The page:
• nigel hunter 13th Mar '17 - 10:42pm

    If Sturgeon has tunnel vision on Independence, May has it on Hard Brexit

  • Interesting if expected bad timing on behalf of Nicola.
    If there is to be an indyref2 then I think the planning and terms need to be better. As much as they might not want too, the government needs to have detailed answers as to what happens if Scotland votes out we would need to know what happens to Trident, alongside a number of other issues if the yes side wins, simply saying we have no plans for x as we don’t expect Scotland to leave will not be acceptable.
    Also the terms of a successful leave vote need to be looked at, are we really going to go for a 50% + 1 vote is sufficient, after all the criticism that the Brexit vote should have had to reach a larger winning margin in order to implement such significant and potentially permanent change?
    Finally I would accept that perhaps only the Scottish should vote as to whether to leave or not, but, if it is a leave vote then the all of the U.K. needs to have a vote on the terms of the deal, either that or everybody votes on the break up of the U. K., it surely cannot be democratic if only one part of the U.K. gets a direct say on something as significant as the break up of the country.The terms of leaving, division of assets and liabilities, how would the army work? would there be a currency union? would the rest of the U.K. be lender of last resort to a newly independent Scotland and would that allow us a veto on their budget? if not us then who would take that role? All this needs to be crystal clear this time round, lets cut out the ‘yes we will’, ‘no you wont’ pantomime that went on last time.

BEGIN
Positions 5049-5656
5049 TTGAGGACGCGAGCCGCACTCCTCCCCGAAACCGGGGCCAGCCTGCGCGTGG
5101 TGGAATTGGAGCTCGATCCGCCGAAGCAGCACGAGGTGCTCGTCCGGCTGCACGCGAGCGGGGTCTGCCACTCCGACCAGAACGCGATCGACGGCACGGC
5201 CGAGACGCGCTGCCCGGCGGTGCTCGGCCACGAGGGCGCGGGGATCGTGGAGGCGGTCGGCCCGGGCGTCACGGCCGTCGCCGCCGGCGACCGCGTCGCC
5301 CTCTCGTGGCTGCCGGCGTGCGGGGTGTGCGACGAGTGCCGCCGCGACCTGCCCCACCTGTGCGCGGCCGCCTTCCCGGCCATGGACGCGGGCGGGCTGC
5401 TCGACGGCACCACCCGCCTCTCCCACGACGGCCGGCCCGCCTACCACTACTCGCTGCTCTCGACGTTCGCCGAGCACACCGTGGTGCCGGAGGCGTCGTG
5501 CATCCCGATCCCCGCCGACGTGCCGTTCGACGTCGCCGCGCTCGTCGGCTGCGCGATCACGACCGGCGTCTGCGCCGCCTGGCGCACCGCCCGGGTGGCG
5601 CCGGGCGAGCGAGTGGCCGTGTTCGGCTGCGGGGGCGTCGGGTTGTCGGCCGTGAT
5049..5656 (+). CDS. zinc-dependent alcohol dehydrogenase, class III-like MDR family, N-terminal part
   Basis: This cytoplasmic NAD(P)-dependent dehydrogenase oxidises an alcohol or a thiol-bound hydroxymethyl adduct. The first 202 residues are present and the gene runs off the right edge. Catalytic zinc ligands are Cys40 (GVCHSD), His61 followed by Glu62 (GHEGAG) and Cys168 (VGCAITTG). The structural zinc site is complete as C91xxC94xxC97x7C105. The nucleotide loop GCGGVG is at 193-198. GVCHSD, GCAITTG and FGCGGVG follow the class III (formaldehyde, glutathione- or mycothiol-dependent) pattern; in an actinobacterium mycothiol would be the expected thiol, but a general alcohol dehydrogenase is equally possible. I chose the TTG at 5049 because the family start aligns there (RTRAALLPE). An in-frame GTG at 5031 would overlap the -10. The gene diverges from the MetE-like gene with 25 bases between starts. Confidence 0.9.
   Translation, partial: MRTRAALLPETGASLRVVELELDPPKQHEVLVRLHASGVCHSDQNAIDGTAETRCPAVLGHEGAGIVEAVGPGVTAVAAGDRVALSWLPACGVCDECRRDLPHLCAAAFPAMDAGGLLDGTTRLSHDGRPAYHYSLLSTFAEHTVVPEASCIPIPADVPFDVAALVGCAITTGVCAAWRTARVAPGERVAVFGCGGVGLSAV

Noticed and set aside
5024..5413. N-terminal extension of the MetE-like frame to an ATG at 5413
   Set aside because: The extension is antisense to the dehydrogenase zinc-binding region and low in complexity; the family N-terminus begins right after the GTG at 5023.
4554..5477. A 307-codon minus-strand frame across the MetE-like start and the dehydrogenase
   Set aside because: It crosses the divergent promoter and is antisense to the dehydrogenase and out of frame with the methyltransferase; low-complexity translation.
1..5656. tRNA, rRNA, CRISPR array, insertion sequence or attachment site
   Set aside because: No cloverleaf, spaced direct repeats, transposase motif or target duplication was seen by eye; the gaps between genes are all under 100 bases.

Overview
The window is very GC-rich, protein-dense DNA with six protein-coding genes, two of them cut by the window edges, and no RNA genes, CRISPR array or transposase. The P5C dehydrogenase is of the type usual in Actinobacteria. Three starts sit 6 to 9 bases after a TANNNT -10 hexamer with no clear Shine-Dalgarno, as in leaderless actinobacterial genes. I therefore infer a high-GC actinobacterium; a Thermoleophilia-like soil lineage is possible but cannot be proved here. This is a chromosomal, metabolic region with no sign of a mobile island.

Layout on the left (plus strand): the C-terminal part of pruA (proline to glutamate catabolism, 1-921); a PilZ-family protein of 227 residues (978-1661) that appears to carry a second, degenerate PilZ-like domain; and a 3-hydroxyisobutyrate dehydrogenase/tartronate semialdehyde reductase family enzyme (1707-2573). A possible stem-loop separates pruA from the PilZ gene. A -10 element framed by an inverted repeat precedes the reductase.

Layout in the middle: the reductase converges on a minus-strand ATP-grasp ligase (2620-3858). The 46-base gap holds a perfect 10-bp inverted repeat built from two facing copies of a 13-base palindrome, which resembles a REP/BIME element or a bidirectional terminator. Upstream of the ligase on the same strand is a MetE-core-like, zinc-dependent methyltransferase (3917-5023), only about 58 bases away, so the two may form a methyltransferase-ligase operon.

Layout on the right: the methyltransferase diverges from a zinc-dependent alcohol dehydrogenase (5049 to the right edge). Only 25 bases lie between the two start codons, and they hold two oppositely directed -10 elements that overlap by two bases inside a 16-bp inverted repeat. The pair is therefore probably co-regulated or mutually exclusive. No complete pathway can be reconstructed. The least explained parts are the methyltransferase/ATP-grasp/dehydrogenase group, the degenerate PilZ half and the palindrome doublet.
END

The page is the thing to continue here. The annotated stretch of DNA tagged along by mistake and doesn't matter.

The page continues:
• It is disappointing that our Scottish Party aren’t more open to the option of supporting independence. There is, after all, little to be gained except invisibility by trying to be the third cheerleader for union and throwing our lot in the both Labour and the Tories.

  • Ian, you think our Scottish Party should change stance on something so fundamental merely so voters notice them? This is the future of the UK, not a popularity contest.
    Not that it would make us popular. As Caron has pointed out, it would mean breaking the 2016 manifesto. Think that would win friends and voters?

  • Ian – speaking for myself, I actually BELIEVE in remaining in the UK. It’s important to me; an emotional issue. It’s not about party positioning. We should stick to our principles.

  • Not sure we have got this one right. Like most people looking at this board (I assume) I am completely against Brexit. The Scots voted against it and they see a possible way of staying in. Can’t blame them for giving it a go.
    There also a democratic principle. the Scots were pretty much stiched up when they were told that voting NO in 2014 would secure their place in Europe. No if public opinion north of the border wants to look at Independence again, it looks pretty bad if we oppose that.

  • Narrow minded and short term thinking will get us nowhere.

    The strategic gameplan has to be to find a way to defeat the small-c conservative little England mentality that currently appears so dominant.

    An independent Scotland open to the world whilst inside the EU could be the key catalyst.

    I don’t see we have any future in Scotland by tagging along behind an unholy Tory-Labour alliance.

  • nvelope2003 14th Mar '17 - 9:28pm

    I thought the Liberal Democrats believed in Scotland being part of a Federal Britain. What happened to that idea ?

  • It seems to me that our position should be: “we are in favour of a Federal UK. In the absence of this, we will not oppose Scottish independence as a means of self determination.” Note that this is not the same as actively campaigning for independence but it acknowledges the status quo is untenable and the fact the Scots were effectively lied to over the EU during the previous referendum. The constitutional reform fairy isn’t going to magic up a Federal UK any more than we can expect to be using PR to elect our MPs any time soon.